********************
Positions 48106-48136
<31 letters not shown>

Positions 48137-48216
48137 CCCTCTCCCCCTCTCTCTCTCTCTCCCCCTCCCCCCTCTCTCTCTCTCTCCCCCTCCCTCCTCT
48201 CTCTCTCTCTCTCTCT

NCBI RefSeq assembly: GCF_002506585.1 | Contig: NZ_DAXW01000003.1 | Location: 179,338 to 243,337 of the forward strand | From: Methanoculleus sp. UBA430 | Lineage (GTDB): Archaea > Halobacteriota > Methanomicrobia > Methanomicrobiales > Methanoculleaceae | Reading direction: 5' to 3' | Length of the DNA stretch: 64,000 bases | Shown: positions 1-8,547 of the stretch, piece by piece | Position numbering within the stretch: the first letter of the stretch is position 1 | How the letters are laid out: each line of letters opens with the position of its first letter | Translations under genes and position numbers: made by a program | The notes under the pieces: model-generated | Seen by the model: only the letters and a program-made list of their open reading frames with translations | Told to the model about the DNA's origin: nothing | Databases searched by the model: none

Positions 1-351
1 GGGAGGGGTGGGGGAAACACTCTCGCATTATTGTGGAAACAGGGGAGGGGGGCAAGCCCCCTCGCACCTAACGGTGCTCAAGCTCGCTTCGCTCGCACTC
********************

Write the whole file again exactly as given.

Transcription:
Positions 48106-48136
<31 letters not shown>

Positions 48137-48216
48137 CCCTCTCCCCCTCTCTCTCTCTCTCCCCCTCCCCCCTCTCTCTCTCTCTCCCCCTCCCTCCTCT
48201 CTCTCTCTCTCTCTCT

NCBI RefSeq assembly: GCF_002506585.1 | Contig: NZ_DAXW01000003.1 | Location: 179,338 to 243,337 of the forward strand | From: Methanoculleus sp. UBA430 | Lineage (GTDB): Archaea > Halobacteriota > Methanomicrobia > Methanomicrobiales > Methanoculleaceae | Reading direction: 5' to 3' | Length of the DNA stretch: 64,000 bases | Shown: positions 1-8,547 of the stretch, piece by piece | Position numbering within the stretch: the first letter of the stretch is position 1 | How the letters are laid out: each line of letters opens with the position of its first letter | Translations under genes and position numbers: made by a program | The notes under the pieces: model-generated | Seen by the model: only the letters and a program-made list of their open reading frames with translations | Told to the model about the DNA's origin: nothing | Databases searched by the model: none

Positions 1-351
1 GGGAGGGGTGGGGGAAACACTCTCGCATTATTGTGGAAACAGGGGAGGGGGGCAAGCCCCCTCGCACCTAACGGTGCTCAAGCTCGCTTCGCTCGCACTC